Results are presented as follows; Section 3.1 chronicles drought events identified in the IoI series 1850-2015 (calculated as the arithmetic mean of all 25 IIP stations). Section 3.2 describes drought events identified in the IIP network 1850-2105 (25 individual stations) and highlights some of their socio economic impacts using documentary evidence. Section 3.3 outlines drought events identified in the IoIext (monthly precipitation reconstructions for Ireland 1765-1849) series, and presents documentary evidence of their impact.
3.1 Drought events in the IoI series (1850-2015)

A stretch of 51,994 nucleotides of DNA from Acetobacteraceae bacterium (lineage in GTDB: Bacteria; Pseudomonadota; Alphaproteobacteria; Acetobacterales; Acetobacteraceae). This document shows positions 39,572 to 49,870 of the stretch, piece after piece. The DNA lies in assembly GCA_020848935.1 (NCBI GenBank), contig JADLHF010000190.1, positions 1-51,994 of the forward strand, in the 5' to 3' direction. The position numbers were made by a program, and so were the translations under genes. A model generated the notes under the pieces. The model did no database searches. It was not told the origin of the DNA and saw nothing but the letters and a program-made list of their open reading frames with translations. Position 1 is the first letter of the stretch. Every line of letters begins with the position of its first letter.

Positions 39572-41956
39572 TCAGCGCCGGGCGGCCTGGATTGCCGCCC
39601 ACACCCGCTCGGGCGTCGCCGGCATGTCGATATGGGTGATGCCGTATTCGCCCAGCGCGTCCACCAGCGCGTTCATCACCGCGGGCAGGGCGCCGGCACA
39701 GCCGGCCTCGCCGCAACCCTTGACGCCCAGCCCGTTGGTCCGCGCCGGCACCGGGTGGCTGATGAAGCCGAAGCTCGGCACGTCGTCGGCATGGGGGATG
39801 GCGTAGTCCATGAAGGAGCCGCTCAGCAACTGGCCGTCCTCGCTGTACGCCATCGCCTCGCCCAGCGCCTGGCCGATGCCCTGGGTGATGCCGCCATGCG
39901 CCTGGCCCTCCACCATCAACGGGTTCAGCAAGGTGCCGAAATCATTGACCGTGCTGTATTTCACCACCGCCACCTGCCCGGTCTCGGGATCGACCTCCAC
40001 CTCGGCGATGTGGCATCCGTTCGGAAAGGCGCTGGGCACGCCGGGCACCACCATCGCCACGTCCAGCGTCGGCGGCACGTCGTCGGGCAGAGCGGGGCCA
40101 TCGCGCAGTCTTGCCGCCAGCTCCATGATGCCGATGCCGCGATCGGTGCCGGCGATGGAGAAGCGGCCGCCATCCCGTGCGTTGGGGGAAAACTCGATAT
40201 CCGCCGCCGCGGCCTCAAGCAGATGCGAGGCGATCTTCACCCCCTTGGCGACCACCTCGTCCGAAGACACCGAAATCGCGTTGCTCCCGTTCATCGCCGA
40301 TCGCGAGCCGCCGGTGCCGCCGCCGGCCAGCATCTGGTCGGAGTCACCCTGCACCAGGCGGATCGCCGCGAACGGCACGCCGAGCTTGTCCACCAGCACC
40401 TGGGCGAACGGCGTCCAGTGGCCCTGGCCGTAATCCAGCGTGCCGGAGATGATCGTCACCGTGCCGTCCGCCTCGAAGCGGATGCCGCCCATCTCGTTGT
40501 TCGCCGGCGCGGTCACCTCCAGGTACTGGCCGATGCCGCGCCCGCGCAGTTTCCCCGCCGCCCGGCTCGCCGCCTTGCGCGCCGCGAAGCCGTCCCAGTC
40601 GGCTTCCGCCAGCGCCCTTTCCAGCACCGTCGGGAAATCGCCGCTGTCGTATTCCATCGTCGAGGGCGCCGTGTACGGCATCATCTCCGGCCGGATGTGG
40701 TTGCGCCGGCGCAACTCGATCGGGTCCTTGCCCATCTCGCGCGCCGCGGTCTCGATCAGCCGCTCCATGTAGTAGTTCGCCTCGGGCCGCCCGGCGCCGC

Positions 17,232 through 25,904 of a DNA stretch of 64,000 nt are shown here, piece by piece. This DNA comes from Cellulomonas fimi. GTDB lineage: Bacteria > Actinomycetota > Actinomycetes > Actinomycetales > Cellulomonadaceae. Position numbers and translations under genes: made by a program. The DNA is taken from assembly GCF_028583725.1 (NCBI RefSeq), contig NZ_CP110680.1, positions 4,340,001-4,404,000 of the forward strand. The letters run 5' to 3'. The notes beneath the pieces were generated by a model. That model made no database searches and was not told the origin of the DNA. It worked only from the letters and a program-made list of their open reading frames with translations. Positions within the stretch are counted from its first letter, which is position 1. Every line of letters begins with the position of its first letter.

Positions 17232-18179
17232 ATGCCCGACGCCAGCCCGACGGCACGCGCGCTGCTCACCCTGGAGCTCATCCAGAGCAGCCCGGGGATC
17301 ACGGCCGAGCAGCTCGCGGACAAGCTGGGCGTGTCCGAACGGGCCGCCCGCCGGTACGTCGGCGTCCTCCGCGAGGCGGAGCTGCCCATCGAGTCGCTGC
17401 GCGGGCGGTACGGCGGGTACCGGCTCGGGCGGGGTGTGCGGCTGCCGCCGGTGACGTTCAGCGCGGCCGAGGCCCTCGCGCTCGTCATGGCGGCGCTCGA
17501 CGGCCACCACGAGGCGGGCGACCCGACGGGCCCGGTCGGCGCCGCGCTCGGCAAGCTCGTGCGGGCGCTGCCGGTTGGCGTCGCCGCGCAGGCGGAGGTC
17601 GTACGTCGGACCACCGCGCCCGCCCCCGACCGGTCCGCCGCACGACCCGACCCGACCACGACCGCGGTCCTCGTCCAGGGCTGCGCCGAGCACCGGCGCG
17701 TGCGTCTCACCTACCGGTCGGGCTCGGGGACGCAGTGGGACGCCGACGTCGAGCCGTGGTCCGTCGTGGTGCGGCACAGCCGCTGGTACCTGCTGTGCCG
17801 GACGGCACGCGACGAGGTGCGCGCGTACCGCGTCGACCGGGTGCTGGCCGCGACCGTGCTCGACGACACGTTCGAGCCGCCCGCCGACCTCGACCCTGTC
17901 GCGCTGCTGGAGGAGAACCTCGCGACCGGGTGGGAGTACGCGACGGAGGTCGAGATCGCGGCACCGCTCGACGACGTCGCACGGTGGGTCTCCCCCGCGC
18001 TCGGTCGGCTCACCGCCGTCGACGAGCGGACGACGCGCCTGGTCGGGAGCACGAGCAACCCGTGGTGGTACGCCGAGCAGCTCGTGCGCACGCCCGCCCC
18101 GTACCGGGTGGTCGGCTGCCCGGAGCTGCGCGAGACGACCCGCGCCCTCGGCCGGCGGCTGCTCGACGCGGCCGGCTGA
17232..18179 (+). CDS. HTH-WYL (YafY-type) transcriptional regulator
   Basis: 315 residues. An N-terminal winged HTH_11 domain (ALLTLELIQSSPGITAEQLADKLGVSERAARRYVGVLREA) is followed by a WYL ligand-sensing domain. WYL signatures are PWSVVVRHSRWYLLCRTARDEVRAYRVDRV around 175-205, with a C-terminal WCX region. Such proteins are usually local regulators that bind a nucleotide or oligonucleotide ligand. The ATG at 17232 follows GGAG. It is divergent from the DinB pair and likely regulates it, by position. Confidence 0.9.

Figure 2 shows the SPI-12 index for the IoI series (1850-2015). The relative paucity of long droughts in recent years (1980s onwards) is evident, as is a tendency for more intense droughts to occur earlier in the record. In total, 45 individual drought events are identified in the IoI series for the period 1850-2015. Of these, 22 are shorter than 10 months, 19 have durations of between 10 and 20 months, and 4 last longer than 20 months. Figure 3 plots drought duration against maximum intensity and mean deficit for all identified events, whilst Table 4 presents the top 10 droughts in the IoI series ranked by duration, accumulated deficit, mean and maximum intensity. In the IoI series the longest drought occurred from 1854-1860, persisting for 73 months with maximum intensity of SPI-12 = -2.84. The most intense drought occurred from 1887-1889 recording a minimum SPI-12 =